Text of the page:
A mental health documentary produced by Cork students airs on RTÉ tonight 3 years ago

A mental health documentary produced by Cork students airs on RTÉ tonight

The documentary, which centres on mental health amongst Irish youths, airs on RTÉ tonight.

In recent years, mental health has become one of the most pressing issues for Ireland’s youth. Last April, RTÉ released a harrowing documentary which highlighted the strain on resources available to children and adolescents experiencing mental illness. Young and Troubled emphasised the tragic consequences a lack of funding in this area can have, particularly emphasised to me with the story of eleven-year-old, Milly Tuomey's heartbreaking suicide.

A new documentary created by former CIT student, Edvinas Maciulevicius, aims to move the mental health narrative along further by featuring a series of raw first-person testimonials from young Irish people.

 

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In its early stages, the documentary began as a humble project Edivas set up along with a group of fellow Cork students. They created a Facebook page, Our Mental Health, and asked people to get involved in their discussion. They sought out people to share their stories because they asserted,

"Too many young people have resolved to drastic measures as a means of a way out and it’s time we change that because not one person should resort to taking their life."

This initial small step proved to be a giant leap in terms of the project's success as the Facebook video garnered immense traction and people bravely came forward to share their own experiences of mental turmoil.

After the success of their social media campaign, the group yielded further support and crowdfunding enabled them to purchase equipment to continue their journey and interview a number of Irish young people who all conveyed their unique stories about mental illness.

It quickly became apparent that what was initially intended to be a 12-minute video warranted longer screen time and after some persistence, RTÉ decided they wanted the film.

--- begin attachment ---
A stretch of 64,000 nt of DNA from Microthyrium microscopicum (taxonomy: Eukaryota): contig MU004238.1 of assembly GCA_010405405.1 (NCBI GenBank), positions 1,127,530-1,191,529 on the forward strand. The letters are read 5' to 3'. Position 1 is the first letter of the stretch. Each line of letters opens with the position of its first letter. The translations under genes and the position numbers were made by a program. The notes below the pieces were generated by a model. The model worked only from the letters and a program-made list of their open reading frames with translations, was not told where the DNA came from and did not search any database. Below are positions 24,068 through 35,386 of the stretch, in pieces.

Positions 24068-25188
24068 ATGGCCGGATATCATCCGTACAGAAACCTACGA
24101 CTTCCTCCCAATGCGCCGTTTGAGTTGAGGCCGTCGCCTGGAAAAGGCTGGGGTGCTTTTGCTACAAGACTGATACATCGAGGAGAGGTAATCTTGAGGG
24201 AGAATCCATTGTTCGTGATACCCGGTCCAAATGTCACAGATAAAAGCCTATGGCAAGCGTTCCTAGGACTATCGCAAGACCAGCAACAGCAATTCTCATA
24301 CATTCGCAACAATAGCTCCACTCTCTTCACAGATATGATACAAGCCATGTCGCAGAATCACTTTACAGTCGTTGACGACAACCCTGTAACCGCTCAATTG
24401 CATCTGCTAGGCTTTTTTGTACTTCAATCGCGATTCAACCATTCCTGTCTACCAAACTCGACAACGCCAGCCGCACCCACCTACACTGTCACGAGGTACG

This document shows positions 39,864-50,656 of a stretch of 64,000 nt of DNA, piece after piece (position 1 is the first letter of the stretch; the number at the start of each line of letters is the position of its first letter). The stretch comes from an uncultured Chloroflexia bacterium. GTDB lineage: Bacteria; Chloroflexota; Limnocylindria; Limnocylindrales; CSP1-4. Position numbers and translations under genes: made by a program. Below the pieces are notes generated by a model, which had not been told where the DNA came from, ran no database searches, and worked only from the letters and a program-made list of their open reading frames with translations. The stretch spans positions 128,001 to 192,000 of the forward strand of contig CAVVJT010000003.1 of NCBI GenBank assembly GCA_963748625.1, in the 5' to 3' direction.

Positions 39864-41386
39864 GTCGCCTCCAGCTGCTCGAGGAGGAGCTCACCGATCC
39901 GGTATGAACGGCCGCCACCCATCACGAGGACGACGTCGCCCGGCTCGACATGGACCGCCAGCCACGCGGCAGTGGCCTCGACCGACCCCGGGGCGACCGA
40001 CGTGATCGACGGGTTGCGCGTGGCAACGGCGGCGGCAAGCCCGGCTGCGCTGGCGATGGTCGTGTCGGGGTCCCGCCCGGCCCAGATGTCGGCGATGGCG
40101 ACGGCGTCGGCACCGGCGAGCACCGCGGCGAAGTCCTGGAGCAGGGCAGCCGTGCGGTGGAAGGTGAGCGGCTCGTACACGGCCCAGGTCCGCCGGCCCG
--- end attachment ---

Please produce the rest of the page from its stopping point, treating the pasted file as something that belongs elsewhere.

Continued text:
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Fast forward over a year and tonight sees the launch of My Other Life: Ireland’s Youth and Their Mental Health on RTÉ 2 at 10:30 pm. A pre-screening of the documentary was shown yesterday in several major Irish colleges including, UCC, CIT, UCD, Trinity and LIT.

Speaking to Her, Edivas said this pre-screening aimed to "bring the students of Ireland together and help break the silence surrounding mental ill health."

 

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The aim of the deeply personal first-hand accounts featured in the documentary is Edivas says,

“that by sharing their experiences with depression and anxiety they will encourage others who may be struggling to do the same”.

In advance of the documentary, they have also released a video on Facebook, "Little Johnny", which has attracted a lot of attention and is one that the group hopes will also resonate with young people.

The documentary holds a lot of promise and could be a catalyst for change, be it at an individual level or to gain more attention from government officials and secure better funding for vital services. It is refreshing to see a project like this produced by the demographic it is aimed at and inclusive of the voices that can often be at the periphery.

One’s experience of mental illness will always be tangential unless you have personally experienced inner turmoil. Hopefully, the programme will bring people suffering the solace to know that the old cliché is true, it’s OK not to feel OK. Things can and will always get better.